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ArcGIS Tutorial - Glossary

To be most useful, a map must show locations and distances accurately on a sheet of paper of convenient size. This means that everything included in the map—ground area, rivers, lakes, roads, distances between features, and so on—must be shown proportionately smaller than they really are. The proportion chosen for a particular map is its scale.

Large is Small

Simply defined, scale is the relationship between distance on the map and distance on the ground. A map scale might be given as a drawing (a graphic scale), but it usually is given as a fraction or a ratio—1/10,000 or 1:10,000.

These "representative fraction" scales mean that one unit of measurement on the map—1 inch or 1 centimeter—represents 10,000 of the same units on the ground. If the scale were 1:63,360, for instance, then 1 inch on the map would represent 63,360 inches or 1 mile on the ground (63,360 inches divided by 12 inches equals 5,280 feet or 1 mile). The first number (map distance) is always 1. The second number (ground distance) is different for each scale; the larger the second number is, the smaller the scale of the map.

"The larger the number, the smaller the scale" sounds confusing, but it is easy to understand. A map of an area 100 miles long by 100 miles wide drawn at a scale of 1:63,360 would be more than 8 feet square. To make the map a more convenient size, either the scale used or the area covered must be

If the scale is reduced to 1:316,800, then 1 inch on the map represents 5 miles on the ground, and an area 100 miles square can be mapped on a sheet less than 2 feet square (100 miles at 5 miles to the inch equals 20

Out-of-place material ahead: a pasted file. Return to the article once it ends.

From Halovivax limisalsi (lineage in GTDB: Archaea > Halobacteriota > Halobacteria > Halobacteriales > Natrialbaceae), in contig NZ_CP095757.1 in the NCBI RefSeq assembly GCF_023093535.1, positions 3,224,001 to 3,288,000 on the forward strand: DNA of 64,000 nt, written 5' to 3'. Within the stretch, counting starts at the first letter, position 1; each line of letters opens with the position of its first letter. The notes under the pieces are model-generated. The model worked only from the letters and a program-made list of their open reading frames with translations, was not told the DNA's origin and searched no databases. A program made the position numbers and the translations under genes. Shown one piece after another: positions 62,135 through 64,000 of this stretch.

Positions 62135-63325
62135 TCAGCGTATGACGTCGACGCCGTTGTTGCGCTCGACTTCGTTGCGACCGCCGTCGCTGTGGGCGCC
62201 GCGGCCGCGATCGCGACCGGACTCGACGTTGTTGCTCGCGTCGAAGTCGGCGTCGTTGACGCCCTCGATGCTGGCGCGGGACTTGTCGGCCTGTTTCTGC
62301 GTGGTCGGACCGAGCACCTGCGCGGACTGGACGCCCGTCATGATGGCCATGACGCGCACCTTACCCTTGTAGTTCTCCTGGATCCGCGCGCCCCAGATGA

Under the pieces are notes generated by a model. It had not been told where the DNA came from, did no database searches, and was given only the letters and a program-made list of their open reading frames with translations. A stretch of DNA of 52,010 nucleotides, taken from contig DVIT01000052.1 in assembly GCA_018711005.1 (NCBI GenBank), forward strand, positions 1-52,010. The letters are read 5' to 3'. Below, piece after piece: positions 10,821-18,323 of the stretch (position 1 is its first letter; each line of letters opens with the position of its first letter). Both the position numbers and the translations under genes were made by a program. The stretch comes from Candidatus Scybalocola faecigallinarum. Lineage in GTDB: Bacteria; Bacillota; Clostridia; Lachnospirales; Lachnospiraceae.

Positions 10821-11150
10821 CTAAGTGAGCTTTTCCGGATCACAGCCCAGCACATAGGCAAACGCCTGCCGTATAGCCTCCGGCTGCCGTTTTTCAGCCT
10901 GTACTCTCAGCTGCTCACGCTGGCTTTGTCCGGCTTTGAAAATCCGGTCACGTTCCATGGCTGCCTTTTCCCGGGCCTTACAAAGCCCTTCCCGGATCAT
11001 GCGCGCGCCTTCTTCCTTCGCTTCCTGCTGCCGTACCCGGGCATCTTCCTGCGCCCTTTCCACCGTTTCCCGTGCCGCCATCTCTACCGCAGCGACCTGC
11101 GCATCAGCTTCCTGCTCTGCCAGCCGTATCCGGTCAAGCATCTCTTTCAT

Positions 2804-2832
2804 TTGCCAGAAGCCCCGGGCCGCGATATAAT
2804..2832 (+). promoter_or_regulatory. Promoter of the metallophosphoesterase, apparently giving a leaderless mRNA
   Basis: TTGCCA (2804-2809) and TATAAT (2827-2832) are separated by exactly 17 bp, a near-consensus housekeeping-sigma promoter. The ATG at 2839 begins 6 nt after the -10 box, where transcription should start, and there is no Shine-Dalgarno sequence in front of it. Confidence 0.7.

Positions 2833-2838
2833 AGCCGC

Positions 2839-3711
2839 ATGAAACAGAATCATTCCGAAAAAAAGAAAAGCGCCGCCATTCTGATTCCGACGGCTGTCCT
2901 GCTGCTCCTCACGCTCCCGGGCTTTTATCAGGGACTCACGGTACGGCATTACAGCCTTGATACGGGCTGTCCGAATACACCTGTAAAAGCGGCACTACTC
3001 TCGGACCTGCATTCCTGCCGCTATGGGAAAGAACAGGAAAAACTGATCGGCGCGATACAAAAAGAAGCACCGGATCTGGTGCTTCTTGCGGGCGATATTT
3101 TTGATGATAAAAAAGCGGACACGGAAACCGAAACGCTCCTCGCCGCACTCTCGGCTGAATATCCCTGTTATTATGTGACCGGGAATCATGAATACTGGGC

inches, or 1.66 feet). On the other hand, if the original 1:63,360 scale is used but the mapped area is reduced to 20 miles square, the resulting map will also be less than 2 feet square.

Such maps would be easier to handle. But would they be more useful? In the small-scale map (1:316,800), there is less room; therefore, everything must be drawn smaller, and some small streams, roads, and landmarks must be left out altogether. On the other hand, the larger scale map (1:63,360) permits more detail but covers much less ground.

Many areas have been mapped at different scales. The most important consideration in choosing a map is its intended use. A town engineer, for instance, may need a very detailed map to locate precise sewers, power and water lines, and streets. A commonly used scale for this purpose is 1:600 (1 inch on the map represents 50 feet on the ground). This scale is so large that many features—such as buildings, roads, and railroad tracks—that are usually represented on smaller scale maps by symbols can be drawn to scale.

U.S. Geological Survey Scales

The U.S. Geological Survey (USGS) publishes maps at various scales. The scale used for most United States topographic mapping is 1:24,000. USGS maps at this scale cover an area measuring 7.5 minutes of latitude and 7.5 minutes of longitude and are commonly called 7.5-minute quadrangle maps. Map coverage for most of the United States has been completed at this scale, except for Puerto Rico, which is mapped at 1:20,000 and 1:30,000, and for a few States that have been mapped at 1:25,000. Most of Alaska
has b een mapped at 1:63,360, with some populated areas also mapped at 1:24,000 and 1:25,000.

Maps at 1:24,000 scale are fairly large and provide detailed information about features of an area, including the locations of important buildings and most campgrounds, ski lifts, and water-mills. Footbridges, drawbridges, fence lines, and private roads are also shown at this scale. Usually these features would be omitted from maps in the 1:50,000- to 1:100,000-scale range; these maps cover more area while retaining a reasonable level of detail. Maps at these scales are most often produced using the 30- by 60-minute quadrangle formats.

Small-scale maps (1:250,000 and smaller) show large areas on single map sheets, but details are limited to major features, such as boundaries, parks, airports, major roads, railroads, and streams.

* Excerpted from the USGS website.